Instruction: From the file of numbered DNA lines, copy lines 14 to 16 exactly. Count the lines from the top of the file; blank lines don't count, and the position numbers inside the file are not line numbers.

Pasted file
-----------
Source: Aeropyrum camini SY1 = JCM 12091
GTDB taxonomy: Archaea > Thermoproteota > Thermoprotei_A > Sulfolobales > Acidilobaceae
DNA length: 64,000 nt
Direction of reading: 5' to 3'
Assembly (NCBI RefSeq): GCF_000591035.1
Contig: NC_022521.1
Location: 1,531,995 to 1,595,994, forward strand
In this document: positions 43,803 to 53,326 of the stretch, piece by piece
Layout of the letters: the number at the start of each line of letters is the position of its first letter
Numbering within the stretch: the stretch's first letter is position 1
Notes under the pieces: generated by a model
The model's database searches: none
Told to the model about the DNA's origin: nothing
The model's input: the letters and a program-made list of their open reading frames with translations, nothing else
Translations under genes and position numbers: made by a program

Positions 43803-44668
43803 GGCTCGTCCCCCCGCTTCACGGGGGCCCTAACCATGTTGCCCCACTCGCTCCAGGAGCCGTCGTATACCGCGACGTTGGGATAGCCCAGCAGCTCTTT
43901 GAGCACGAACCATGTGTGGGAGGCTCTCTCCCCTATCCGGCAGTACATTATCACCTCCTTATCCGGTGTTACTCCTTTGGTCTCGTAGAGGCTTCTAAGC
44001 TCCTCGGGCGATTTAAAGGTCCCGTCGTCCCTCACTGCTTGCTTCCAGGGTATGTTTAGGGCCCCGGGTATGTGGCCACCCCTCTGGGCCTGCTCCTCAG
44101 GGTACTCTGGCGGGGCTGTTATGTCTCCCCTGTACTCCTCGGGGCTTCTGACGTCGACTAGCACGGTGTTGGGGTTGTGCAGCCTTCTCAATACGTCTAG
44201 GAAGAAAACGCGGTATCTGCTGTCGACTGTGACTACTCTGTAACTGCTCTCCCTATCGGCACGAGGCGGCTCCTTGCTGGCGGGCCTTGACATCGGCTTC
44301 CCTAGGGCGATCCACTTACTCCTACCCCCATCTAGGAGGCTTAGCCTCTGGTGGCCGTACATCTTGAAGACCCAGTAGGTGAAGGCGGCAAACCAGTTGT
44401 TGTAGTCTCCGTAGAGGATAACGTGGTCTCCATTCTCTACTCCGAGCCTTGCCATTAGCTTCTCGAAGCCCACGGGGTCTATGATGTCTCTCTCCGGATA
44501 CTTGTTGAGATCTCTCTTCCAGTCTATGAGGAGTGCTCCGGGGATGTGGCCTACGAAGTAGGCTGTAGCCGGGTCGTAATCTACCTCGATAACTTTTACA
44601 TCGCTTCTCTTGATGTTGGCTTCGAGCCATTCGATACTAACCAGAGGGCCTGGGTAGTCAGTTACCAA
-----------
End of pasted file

The model's input: the letters and a program-made list of their open reading frames with translations, nothing else
Translations under genes and position numbers: made by a program

Positions 43803-44668